There were quite a few revisions and styles of the dog and cat, but both the client and I fell in love with the final design.
Logo Case Study - Logo Redesign for Homes Alive Pets
What I liked most of all with the new design, is how I wrapped both tails of the cat and dog, so as to make them look like they are almost cuddling and protecting each other.
I am actually really fond of this dog & cat duo.
It's certainly not a new or unique logo idea, to have a cat and dog represent a pet company, but as it was already part of their brand, I did what I could to make it as 'uniquely theirs' as possible.
Adding some floppy ears to the dog, and generally making both of them look a little more realistic, really seemed to make the whole logo far more welcoming, and friendly, as well a tad more cute. :)
Brand Name & Tag Line Creation
There was also a slight change in the brand name, so from: Homes Alive - Pet Centre, it became: Homes Alive Pets - simply wholesome, and naturally healthy.
I was able to help the client craft their new tag-line, which meant I also was then able to ensure it slotted nicely into the the space to the right of 'Pets', and took up two lines. Little details like that that might be overlooked, but the bigger picture is always so important.
As a little 'nod' to their Canadian heritage, the client asked that I popped a maple leaf on the letter 'i', it's subtle enough,
The new logo proudly displayed high above the store (apologies for the poor picture quality).
I love how the actual logo has quite a lot of depth. Looking at the dogs head, and ears from the right hand side, looks really good.
Just a few of the colour options we look at for Homes Alive Pets.
Very early drafts of cat and dog style, even including a photo of me and my German Shepherd, Miss Charley.
Subscribe to the Blog with or | Post Updated: September 25th, 2016 | First Published: September 19, 2016
Posted by: Graham Smith in Categories: Famous Logos
Don't think I've ever really given much thought to the actual logo for 007, at least not until now.
Some quite subtle changes every few years until 1993, then they finally seem to be satisfied with the logo. Or, they just got fed-up changing it for every movie.
As John Gruber pointed out: "Not sure what they were thinking with the one from 1973 — italics are essential."
The Inner Curves of the 7 in 007
I liked the inner curve of the 7, from version 1962 up to 1987, then they straightened that inner space out, and I'm not sure I like it as much.
It was a very distinct #7, and I think they could have managed it, even though they've been thinning out the overall logo each time.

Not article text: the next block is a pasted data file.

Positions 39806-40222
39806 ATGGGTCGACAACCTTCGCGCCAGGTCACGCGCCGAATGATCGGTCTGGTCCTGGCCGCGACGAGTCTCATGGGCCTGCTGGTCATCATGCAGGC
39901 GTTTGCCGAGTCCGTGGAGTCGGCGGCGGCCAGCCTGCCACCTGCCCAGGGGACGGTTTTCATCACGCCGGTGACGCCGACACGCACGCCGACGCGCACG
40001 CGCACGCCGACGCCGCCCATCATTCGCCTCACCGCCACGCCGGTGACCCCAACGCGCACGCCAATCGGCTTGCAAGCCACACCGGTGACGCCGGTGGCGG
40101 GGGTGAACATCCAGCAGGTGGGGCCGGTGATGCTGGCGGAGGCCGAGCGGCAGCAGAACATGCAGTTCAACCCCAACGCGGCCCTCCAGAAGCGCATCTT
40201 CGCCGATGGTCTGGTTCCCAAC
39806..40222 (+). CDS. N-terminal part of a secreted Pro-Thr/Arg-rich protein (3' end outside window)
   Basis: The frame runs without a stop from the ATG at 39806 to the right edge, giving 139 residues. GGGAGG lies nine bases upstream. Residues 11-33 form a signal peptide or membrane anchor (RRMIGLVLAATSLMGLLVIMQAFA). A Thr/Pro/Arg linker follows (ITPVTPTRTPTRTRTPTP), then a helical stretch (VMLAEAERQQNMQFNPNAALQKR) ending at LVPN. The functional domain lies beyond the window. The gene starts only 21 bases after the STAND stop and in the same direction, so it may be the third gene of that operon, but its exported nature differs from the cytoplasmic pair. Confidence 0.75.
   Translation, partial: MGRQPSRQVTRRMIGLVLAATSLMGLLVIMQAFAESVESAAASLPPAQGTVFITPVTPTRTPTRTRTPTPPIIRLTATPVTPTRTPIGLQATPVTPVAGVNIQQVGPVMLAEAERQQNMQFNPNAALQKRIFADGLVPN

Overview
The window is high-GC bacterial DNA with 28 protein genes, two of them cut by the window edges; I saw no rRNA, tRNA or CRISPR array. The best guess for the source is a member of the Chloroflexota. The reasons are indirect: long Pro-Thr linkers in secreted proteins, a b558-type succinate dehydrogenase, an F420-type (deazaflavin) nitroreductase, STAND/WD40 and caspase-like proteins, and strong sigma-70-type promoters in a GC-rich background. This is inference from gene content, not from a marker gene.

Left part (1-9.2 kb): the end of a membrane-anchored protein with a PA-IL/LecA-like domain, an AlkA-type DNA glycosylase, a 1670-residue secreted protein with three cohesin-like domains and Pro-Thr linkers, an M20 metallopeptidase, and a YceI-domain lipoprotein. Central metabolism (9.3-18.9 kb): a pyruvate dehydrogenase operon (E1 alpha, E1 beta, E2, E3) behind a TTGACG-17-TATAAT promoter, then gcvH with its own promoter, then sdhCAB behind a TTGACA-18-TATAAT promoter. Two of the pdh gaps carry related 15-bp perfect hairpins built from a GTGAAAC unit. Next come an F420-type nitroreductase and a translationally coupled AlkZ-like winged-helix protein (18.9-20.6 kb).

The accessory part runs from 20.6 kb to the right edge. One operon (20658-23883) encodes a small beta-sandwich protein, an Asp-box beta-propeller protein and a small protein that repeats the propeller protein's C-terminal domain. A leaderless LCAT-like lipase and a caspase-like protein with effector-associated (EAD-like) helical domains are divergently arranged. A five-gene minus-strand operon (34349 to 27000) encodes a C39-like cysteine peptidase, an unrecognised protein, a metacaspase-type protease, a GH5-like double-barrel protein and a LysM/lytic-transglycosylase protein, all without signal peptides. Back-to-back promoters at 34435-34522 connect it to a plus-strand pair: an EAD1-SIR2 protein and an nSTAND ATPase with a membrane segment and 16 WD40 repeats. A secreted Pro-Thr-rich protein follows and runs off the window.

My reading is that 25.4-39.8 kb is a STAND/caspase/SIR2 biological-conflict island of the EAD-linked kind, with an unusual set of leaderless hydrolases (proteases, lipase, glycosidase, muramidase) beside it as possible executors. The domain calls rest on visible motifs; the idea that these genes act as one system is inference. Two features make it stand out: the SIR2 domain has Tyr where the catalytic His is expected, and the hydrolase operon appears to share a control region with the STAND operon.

I get that the #7 served purpose of acting at the guns handle, but I think a little subtle inner curve would have been nice.
So practicing what I sort of preach, and just for shits-and-giggles, just quickly mocked-up what I feel looks nice, and keeps with the previous styles without being too clunky and fat.
Subscribe to the Blog with or | Post Updated: September 20th, 2016 | First Published: September 14, 2016
Posted by: Graham Smith in Categories: Famous Logos, Inspiration
Happened upon this rather nice Ford Edge Ambigram car logo concept, by reddit user hadukem (don't have a website URL or anything like that, just the reddit link and the imgur link that hadukem posted to.)
Have read some of the comments, and of course, a variety of opinions have been shared. I don't think it's 'dumb', as one person quipped.
It might not serve any higher-purpose, but manipulating existing logo designs can be a fun and useful exercise, and can help to keep ones mind sharp.
There's an element of problem solving with things like this, which one can never get enough off.
I actually only viewed the original Ford Edge logo first to see if I could work out how the ambigram was created.
I gave up after a minute, but when I took at a peek it certainly made sense.
It's quite clean and respectable alternative to the original Ford Edge logo, and whilst I'm sure Ford won't be scrambling to use this, it's also not an idea that should be quashed.
Maybe in another dimension, there is a Ford Edge out there with an ambigram, just like this one, and I think it looks pretty good for a car model emblem.
Subscribe to the Blog with or | Post Updated: September 14th, 2016 | First Published: August 22, 2016
Posted by: Graham Smith in Categories: Famous Logos, Inspiration
Came across this post on Virgin's official blog: Virgin Logo The original Virgin Logo Design was used for Virgin Records way back in the 1970's, and the logo was designed by English artist, and illustrator, Roger Dean.
BIOGRAPHY: ROGER DEAN was born in England in 1944,and is an artist and designer internationally renowned for his, album cover designs, posters, books, the revolutionary publishing companies, Dragon’s Dream and Paper Tiger, Eco architectural, furniture and stage design, as well as typefaces, logos and iconic designs for computer games company, ‘Psygnosis’ and redesigned the Tetris Logo."
Read the rest of the Biography on Roger's official website: http://www.rogerdean.com/biography/
The letter shown below was sent in 1979–attached to the letter with the original naked-twins logo letterhead) is a copy of the more familiar Virgin logo.